Motivational interviewing (MI) is a treatment approach that has been widely examined as an intervention for tobacco dependence and is recommended in clinical practice guidelines. Previous reviews evaluating the efficacy of MI for smoking cessation noted effects that were modest in magnitude but included few studies. The current study is a comprehensive meta-analysis of MI for smoking cessation.
The meta-analysis included 31 controlled trials with an abstinence outcome variable. Studies with nonpregnant (N = 23) and pregnant samples (N = 8) were analyzed separately.
For nonpregnant samples, combined results suggest that MI significantly outperformed comparison conditions at long-term follow-up points (dc = .17). The magnitudes of this result represented a 2.3% difference in abstinence rates between MI and comparison groups. All analyses investigating the impact of moderating participant, intervention, and study design characteristics on outcome were nonsignificant, with the exception of studies including international, non-U.S. samples, which had larger effects overall. Several subgroups of studies had significant combined effect sizes, pointing to potentially promising applications of MI, including studies that had participants with young age, medical comorbidities, low tobacco dependence, and, consistent with clinical practice guidelines, low motivation or intent to quit. Effects were smaller among pregnant samples. In addition, significant combined effect sizes were observed among subgroups of studies that administered less than 1 hr of MI and among studies that reported high levels of treatment fidelity.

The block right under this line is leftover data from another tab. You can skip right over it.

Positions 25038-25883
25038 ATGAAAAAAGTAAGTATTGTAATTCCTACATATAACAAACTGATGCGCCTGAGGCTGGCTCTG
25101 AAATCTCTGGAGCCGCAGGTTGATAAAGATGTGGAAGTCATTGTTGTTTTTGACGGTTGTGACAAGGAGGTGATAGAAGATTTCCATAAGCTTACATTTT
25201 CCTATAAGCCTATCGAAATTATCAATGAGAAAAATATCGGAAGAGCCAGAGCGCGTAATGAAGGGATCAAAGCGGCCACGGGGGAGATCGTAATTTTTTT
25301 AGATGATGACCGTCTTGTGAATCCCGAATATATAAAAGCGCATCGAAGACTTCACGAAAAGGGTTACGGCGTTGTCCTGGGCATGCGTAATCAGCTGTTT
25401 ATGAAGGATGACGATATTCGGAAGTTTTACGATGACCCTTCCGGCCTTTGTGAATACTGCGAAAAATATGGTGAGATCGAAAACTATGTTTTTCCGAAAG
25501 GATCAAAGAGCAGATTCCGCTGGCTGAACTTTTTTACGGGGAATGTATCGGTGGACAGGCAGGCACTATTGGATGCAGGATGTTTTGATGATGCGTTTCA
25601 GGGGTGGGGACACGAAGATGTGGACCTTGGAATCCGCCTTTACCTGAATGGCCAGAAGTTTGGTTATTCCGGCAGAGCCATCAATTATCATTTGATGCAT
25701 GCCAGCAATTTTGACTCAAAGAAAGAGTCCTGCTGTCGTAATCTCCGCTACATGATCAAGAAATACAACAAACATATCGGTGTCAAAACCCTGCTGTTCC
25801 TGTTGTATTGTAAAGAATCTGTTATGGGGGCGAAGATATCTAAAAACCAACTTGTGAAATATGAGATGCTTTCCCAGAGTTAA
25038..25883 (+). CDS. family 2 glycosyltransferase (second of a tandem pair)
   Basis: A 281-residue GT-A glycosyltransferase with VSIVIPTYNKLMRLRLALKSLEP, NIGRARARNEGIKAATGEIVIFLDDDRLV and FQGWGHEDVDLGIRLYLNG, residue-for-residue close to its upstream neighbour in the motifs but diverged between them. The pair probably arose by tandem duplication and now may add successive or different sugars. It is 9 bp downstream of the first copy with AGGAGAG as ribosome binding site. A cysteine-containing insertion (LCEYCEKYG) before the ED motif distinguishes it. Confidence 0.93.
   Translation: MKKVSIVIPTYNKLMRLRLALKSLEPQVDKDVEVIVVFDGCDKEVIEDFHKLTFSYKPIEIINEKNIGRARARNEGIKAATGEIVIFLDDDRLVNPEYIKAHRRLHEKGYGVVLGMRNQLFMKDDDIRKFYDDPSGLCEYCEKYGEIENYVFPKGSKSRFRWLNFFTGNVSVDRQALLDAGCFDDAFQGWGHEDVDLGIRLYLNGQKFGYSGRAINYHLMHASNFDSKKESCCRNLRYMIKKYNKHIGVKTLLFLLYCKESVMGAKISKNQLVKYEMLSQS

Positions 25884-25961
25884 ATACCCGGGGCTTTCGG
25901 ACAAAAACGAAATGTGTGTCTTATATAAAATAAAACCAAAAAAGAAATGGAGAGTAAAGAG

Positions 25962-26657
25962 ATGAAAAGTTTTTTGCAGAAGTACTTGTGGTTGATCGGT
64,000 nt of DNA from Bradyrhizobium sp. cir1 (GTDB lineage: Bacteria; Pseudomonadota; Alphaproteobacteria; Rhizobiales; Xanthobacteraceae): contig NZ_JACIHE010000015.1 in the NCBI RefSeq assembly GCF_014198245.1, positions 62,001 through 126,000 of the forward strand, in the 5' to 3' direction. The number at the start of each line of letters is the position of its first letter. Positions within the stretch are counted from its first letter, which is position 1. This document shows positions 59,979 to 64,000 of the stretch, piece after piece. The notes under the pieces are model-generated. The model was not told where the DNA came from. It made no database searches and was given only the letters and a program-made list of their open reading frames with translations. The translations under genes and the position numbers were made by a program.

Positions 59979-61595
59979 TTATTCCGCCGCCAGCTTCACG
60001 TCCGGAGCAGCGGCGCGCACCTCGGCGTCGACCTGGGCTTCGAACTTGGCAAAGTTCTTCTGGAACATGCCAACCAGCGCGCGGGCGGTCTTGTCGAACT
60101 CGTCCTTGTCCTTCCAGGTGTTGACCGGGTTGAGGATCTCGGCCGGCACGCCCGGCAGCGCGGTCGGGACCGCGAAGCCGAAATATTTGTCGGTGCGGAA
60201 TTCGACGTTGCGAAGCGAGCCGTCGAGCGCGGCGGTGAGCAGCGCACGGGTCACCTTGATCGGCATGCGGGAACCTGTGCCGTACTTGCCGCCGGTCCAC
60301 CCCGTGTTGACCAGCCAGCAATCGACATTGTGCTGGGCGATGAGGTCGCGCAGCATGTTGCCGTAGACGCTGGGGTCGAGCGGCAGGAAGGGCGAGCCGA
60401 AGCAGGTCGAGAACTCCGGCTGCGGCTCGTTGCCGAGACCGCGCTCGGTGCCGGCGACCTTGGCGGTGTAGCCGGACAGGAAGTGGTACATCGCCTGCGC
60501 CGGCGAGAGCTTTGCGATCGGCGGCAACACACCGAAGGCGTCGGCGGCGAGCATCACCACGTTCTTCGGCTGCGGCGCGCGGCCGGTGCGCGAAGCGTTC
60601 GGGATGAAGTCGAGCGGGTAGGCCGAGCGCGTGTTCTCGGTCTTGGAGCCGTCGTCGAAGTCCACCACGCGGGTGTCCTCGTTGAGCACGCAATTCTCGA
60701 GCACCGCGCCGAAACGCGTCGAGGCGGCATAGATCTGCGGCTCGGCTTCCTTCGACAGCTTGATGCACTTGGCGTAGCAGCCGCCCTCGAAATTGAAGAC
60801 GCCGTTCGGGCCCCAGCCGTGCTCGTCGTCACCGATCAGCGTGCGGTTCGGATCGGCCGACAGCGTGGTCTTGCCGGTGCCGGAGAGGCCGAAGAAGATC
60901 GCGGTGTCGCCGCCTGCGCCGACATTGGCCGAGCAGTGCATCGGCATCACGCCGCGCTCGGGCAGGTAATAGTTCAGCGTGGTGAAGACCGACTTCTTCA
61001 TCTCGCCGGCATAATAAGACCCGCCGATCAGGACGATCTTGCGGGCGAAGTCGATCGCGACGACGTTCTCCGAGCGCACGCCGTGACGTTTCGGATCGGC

The results are interpreted in light of other behavioral approaches to smoking cessation, and the public health implications of the findings are discussed.
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